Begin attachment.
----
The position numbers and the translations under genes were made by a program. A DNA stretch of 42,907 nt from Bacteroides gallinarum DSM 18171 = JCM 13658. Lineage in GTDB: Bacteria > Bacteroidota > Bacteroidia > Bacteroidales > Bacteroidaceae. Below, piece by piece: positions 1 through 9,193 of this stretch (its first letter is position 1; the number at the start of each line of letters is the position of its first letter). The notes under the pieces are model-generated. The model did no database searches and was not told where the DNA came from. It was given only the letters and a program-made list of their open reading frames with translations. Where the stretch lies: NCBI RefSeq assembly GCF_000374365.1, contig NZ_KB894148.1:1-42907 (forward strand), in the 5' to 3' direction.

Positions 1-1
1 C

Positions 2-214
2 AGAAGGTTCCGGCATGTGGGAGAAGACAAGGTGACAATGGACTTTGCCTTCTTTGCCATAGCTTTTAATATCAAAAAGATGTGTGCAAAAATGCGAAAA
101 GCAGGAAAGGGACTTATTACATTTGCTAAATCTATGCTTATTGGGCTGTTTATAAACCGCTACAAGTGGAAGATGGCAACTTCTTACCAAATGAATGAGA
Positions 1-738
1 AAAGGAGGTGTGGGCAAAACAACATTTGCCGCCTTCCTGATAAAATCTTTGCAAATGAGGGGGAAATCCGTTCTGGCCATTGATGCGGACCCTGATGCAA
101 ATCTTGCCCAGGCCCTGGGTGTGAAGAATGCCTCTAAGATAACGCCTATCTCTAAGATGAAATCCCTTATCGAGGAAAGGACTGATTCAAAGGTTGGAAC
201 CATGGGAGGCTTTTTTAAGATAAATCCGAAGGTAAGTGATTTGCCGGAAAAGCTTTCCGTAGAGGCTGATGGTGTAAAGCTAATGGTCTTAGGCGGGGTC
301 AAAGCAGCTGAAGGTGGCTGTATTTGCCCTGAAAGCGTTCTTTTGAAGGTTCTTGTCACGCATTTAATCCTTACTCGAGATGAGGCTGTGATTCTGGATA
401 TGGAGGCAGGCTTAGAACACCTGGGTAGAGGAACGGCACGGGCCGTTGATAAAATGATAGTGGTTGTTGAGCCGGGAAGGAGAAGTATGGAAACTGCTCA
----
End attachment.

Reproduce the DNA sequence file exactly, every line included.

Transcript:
The position numbers and the translations under genes were made by a program. A DNA stretch of 42,907 nt from Bacteroides gallinarum DSM 18171 = JCM 13658. Lineage in GTDB: Bacteria > Bacteroidota > Bacteroidia > Bacteroidales > Bacteroidaceae. Below, piece by piece: positions 1 through 9,193 of this stretch (its first letter is position 1; the number at the start of each line of letters is the position of its first letter). The notes under the pieces are model-generated. The model did no database searches and was not told where the DNA came from. It was given only the letters and a program-made list of their open reading frames with translations. Where the stretch lies: NCBI RefSeq assembly GCF_000374365.1, contig NZ_KB894148.1:1-42907 (forward strand), in the 5' to 3' direction.

Positions 1-1
1 C

Positions 2-214
2 AGAAGGTTCCGGCATGTGGGAGAAGACAAGGTGACAATGGACTTTGCCTTCTTTGCCATAGCTTTTAATATCAAAAAGATGTGTGCAAAAATGCGAAAA
101 GCAGGAAAGGGACTTATTACATTTGCTAAATCTATGCTTATTGGGCTGTTTATAAACCGCTACAAGTGGAAGATGGCAACTTCTTACCAAATGAATGAGA
Positions 1-738
1 AAAGGAGGTGTGGGCAAAACAACATTTGCCGCCTTCCTGATAAAATCTTTGCAAATGAGGGGGAAATCCGTTCTGGCCATTGATGCGGACCCTGATGCAA
101 ATCTTGCCCAGGCCCTGGGTGTGAAGAATGCCTCTAAGATAACGCCTATCTCTAAGATGAAATCCCTTATCGAGGAAAGGACTGATTCAAAGGTTGGAAC
201 CATGGGAGGCTTTTTTAAGATAAATCCGAAGGTAAGTGATTTGCCGGAAAAGCTTTCCGTAGAGGCTGATGGTGTAAAGCTAATGGTCTTAGGCGGGGTC
301 AAAGCAGCTGAAGGTGGCTGTATTTGCCCTGAAAGCGTTCTTTTGAAGGTTCTTGTCACGCATTTAATCCTTACTCGAGATGAGGCTGTGATTCTGGATA
401 TGGAGGCAGGCTTAGAACACCTGGGTAGAGGAACGGCACGGGCCGTTGATAAAATGATAGTGGTTGTTGAGCCGGGAAGGAGAAGTATGGAAACTGCTCA